Japan's democratic opposition parties are mobilizing to upset the LDP hold on government in the Upper House election at a time when the LDP is close to changing Japan's post-World War II pacifist Constitution:
Pre-election rallies across Japan blast Abe, security laws THE ASAHI SHIMBUN June 6, 2016 at 18:40 http://www.asahi.com/ajw/articles/AJ201606060064.htmlHere is my summary of Japan's proposed constitutional revisions, which appear to be driven by US - Japan military-industrial interests: https://www.dropbox.com/s/97xnd5cujv0qu0r/Japan's%20Constitutional%20Revisionism%20Final%20April%202016.pdf?dl=0
Tens of thousands of anti-Abe government protesters held simultaneous demonstrations across Japan on June 5, demanding the abolishment of national security legislation and urging voters to support opposition parties in the Upper House election.
The Civil Alliance for Peace and Constitutionalism, founded by members of five citizens groups, including the Students Emergency Action for Liberal Democracy-s (SEALDs), and a pro-Constitution organization jointly arranged the rallies at more than 50 locations around the nation.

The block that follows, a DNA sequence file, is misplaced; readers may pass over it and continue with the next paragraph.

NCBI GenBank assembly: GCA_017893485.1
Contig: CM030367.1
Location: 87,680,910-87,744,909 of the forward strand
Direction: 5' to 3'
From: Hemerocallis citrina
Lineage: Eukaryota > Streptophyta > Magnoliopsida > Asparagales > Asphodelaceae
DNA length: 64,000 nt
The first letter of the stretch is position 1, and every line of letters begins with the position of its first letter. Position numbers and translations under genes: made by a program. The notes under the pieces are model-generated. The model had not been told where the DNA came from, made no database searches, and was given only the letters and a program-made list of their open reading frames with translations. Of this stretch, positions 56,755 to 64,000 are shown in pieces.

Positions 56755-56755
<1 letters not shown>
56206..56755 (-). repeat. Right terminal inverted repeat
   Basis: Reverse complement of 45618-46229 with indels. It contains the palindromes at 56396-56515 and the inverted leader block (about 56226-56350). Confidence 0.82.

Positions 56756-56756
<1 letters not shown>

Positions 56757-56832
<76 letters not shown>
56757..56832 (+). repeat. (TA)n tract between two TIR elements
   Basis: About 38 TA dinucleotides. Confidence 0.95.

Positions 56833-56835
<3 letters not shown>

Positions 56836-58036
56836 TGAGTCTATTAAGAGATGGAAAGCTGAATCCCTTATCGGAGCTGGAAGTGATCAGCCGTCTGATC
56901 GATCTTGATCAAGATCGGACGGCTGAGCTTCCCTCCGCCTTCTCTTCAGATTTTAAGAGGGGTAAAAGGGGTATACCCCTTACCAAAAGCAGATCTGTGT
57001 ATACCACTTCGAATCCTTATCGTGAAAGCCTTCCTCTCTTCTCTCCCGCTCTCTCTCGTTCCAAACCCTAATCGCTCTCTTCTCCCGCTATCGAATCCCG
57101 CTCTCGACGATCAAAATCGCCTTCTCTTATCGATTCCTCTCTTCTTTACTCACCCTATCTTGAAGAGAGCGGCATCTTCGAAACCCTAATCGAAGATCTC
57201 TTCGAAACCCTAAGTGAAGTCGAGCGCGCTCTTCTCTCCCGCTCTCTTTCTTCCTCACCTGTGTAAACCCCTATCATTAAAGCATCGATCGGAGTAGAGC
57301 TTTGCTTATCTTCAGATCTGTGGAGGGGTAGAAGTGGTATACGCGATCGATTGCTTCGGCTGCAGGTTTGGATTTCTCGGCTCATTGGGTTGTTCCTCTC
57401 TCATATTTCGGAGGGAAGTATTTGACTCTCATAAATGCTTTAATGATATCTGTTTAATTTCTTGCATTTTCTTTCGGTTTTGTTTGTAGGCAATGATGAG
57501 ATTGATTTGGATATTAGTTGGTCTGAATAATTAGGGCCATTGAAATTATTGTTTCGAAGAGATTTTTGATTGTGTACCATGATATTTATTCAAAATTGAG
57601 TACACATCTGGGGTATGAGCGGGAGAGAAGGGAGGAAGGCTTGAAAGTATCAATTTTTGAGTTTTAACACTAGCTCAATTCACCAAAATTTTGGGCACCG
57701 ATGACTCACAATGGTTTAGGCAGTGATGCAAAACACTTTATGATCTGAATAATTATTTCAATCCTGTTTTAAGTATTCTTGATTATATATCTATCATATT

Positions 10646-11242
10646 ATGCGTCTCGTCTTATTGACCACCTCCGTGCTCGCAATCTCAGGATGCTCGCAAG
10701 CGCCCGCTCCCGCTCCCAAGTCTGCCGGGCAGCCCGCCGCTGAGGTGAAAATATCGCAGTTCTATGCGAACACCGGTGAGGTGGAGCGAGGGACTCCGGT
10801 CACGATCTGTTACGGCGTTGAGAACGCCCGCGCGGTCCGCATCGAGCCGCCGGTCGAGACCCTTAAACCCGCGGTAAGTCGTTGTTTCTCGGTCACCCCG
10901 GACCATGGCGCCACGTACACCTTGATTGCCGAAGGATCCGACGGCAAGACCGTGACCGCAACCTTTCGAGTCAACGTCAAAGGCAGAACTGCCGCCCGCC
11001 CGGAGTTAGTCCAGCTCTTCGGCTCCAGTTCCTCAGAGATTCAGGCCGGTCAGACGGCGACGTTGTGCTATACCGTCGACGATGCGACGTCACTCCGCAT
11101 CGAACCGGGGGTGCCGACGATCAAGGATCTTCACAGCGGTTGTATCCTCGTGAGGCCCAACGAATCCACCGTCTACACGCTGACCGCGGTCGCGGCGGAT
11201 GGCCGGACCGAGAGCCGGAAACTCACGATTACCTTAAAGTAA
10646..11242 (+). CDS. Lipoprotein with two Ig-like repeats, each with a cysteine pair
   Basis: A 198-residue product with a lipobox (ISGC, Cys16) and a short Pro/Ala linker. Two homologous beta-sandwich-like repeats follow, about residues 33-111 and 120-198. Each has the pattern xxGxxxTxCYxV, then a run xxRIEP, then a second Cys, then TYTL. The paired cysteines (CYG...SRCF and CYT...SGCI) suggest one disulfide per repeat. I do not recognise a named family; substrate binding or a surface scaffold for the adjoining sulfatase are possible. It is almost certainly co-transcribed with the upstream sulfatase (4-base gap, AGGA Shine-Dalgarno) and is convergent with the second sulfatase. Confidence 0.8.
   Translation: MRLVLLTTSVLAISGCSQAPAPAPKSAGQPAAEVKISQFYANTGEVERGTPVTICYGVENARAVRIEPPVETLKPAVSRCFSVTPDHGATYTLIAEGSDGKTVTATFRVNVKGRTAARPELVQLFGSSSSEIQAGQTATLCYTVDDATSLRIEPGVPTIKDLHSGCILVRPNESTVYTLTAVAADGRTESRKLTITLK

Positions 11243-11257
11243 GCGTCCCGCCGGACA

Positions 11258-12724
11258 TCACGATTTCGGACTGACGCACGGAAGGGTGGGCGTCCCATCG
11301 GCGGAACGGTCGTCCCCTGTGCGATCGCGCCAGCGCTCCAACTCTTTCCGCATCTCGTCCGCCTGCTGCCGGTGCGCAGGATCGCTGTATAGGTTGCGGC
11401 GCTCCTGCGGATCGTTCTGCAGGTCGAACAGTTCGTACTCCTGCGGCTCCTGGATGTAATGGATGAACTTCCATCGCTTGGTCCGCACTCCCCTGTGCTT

Constitutional revisionism in not popular in Japan, according to poll results published in the Asahi Shimbun:
Despite lack of strong support for these revisions, the LDP is pushing them forward in a context of heightened press censorship and government secrecy, as illustrated here:
ASAHI POLL: Majority of voters feel no need to revise Constitution. The Asahi Shimbun, May 3, 2016, http://www.asahi.com/ajw/articles/AJ201605030043.html
Communications minister draws outrage over ‘threat’ to broadcasters, The Asahi Shimbun, February 09, 2016, http://ajw.asahi.com/article/behind_news/politics/AJ201602090074Yesterday I reported allegations by US whistle blower Edward Snowden that Japan's oppressive new state secrets law was designed by the US (here).
Amid complaints that she’s threatening freedom of speech, communications minister Sanae Takaichi repeated her assertion that the government can legally shut down broadcasters that continue to air “biased political reports.”
The controversy started at the Lower House Budget Committee on Feb. 8, when Takaichi, a close associate of Prime Minister Shinzo Abe, was asked if a broadcaster could be ordered to suspend its operations simply for showing a report critical of the administration.
“We cannot promise not to take any response when a broadcaster shows no improvement and repeatedly airs (politically unfair news reports) despite (the ministry’s) administrative instructions,” she said.
I find it both saddening and sickening that my government would encourage greater militancy, secrecy, and oppression of free speech overseas. I find it alarming that these outcomes are being pursued in allies, as well as in "enemies."
RELATED BLOG POSTS